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Over 155 million without potable water in West, central Africa: UNICEF

More deaths from unsafe water than from war: UN
United Nations (AFP) March 22, 2010 - More people die from unsafe water that from all forms of violence, including war, UN chief Ban Ki-moon said Monday in a message to mark World Water Day. "These deaths are an affront to our common humanity, and undermine the efforts of many countries to achieve their development potential," the UN boss added. "Day after day, we pour millions of tons of untreated sewage and industrial and agricultural wastes into the world's water systems," he said, noting that clean water has become scarce and would be even scarcer as a result of climate change. The theme of this year's World Water Day, "Clean Water for a Healthy World," highlights the fact that both the quality and the quantity of water resources are at risk.

Ban stressed that the world has the know-how to solve the challenge and urged nations to "become better stewards of our water resources." The issue was also discussed at a high-level interactive dialogue of the UN General Assembly here Monday. "Without water, there will be no prospects for achieving all MDGs (Millennium Development Goals)," UN under secretary general for economic and social affairs Sha Zukang told the gathering. At a 2000 summit here, world leaders set a 2015 deadline for achieving key poverty-reduction millenium development goals. These include eradicating extreme poverty and hunger, achieving universal primary education, empowering women, reducing child mortality, improving maternal health, combating HIV/AIDS, malaria and other diseases and ensuring environmental sustainability.
by Staff Writers
Dakar (AFP) March 22, 2010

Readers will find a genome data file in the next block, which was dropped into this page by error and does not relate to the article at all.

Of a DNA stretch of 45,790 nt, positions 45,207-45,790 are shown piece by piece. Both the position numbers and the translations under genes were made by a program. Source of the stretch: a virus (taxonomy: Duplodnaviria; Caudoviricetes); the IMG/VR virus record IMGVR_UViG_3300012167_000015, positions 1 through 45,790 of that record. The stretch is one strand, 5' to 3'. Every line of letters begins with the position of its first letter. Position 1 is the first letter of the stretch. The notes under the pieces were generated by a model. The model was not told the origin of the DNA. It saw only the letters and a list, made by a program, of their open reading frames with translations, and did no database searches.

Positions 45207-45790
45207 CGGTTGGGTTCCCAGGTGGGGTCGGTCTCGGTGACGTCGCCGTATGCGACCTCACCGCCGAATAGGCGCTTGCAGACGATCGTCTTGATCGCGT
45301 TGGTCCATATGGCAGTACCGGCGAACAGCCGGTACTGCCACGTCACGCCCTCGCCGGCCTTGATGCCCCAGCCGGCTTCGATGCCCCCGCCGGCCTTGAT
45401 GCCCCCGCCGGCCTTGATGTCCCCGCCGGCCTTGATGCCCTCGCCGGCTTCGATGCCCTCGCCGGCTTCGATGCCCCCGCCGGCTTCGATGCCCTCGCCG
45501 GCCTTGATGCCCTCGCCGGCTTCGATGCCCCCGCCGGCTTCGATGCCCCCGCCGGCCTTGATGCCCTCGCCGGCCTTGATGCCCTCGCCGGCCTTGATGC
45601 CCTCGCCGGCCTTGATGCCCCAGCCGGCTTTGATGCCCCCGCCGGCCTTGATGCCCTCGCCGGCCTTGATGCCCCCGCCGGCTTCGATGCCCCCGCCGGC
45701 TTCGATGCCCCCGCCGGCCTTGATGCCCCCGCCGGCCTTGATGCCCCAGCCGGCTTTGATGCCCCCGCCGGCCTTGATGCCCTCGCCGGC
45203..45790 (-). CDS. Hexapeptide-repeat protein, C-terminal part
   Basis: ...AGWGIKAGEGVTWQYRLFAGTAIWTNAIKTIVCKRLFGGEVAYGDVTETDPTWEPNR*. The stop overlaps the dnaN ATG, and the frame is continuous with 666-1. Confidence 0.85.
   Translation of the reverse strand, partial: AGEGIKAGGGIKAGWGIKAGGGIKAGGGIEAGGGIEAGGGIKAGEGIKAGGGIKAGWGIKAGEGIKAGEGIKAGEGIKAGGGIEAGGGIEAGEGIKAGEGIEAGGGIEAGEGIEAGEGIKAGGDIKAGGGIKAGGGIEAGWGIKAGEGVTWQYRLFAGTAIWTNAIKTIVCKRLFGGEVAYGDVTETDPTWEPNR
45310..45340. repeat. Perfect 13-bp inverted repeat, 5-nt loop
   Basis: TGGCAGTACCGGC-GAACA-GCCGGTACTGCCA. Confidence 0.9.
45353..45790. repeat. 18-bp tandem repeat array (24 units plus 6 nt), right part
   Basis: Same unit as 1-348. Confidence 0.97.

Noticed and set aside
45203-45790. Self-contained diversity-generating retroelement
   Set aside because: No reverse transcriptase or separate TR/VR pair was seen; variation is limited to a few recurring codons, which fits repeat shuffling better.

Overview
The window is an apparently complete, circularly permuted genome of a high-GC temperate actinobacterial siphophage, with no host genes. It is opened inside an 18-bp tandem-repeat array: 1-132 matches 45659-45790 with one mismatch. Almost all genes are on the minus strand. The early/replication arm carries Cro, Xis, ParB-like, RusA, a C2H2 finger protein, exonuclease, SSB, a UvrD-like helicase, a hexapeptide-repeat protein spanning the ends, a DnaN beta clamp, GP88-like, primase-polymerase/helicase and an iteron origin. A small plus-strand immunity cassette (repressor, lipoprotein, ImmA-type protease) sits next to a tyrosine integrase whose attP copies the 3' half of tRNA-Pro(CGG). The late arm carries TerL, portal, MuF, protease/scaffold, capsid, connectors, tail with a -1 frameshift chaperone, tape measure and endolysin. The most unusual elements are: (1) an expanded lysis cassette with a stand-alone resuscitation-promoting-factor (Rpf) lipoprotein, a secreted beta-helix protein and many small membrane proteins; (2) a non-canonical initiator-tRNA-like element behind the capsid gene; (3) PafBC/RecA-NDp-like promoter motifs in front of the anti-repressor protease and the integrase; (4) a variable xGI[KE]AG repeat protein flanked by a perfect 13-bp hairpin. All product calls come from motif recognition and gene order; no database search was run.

More than 155 million people, or 39 percent of the population in West and Central Africa, do not have access to potable water, the UN's children's agency UNICEF said Monday on World Water Day.

This region has the lowest coverage of potable water in the world, housing 18 percent of the world's population with no access to drinking water.

"Five years to the 2015 deadline for the achievement of the Millennium Development Goals (MDG), the water and sanitation situation in West and Central Africa remains a major concern," UNICEF said in a statement.

According to the organisation only eight of 24 countries in the region are on track to meet water target goals -- Benin, Burkina Faso, Cameroon, Cap Verde, Gabon, Ghana, Guinea et Mali)

"The total number of people in the region without access to improved drinking-water sources actually increased over the 1990-2008 period from 126 million people to 155 million."

This means that despite an improvement in coverage from 49 percent in 1990 to 61 percent in 2008 -- countries needed to reach 75 percent by 2015.

"More than 155 million people (39 percent) were without access to improved drinking-water sources in 2008 and the small pace of increase failed to keep pace with the expanding population in the region," read the statement.

Six countries have less than 50 percent drinking water coverage: Chad, Democratic Republic of the Congo, Equatorial Guinea, Niger, Mauritania and Sierra Leone

Also of concern is the fact that 291 million people in West and Central Africa have access to no sanitation at all - in the region with the highest under-five mortality rate of all developing regions at 169 child deaths per 1,000 live births.

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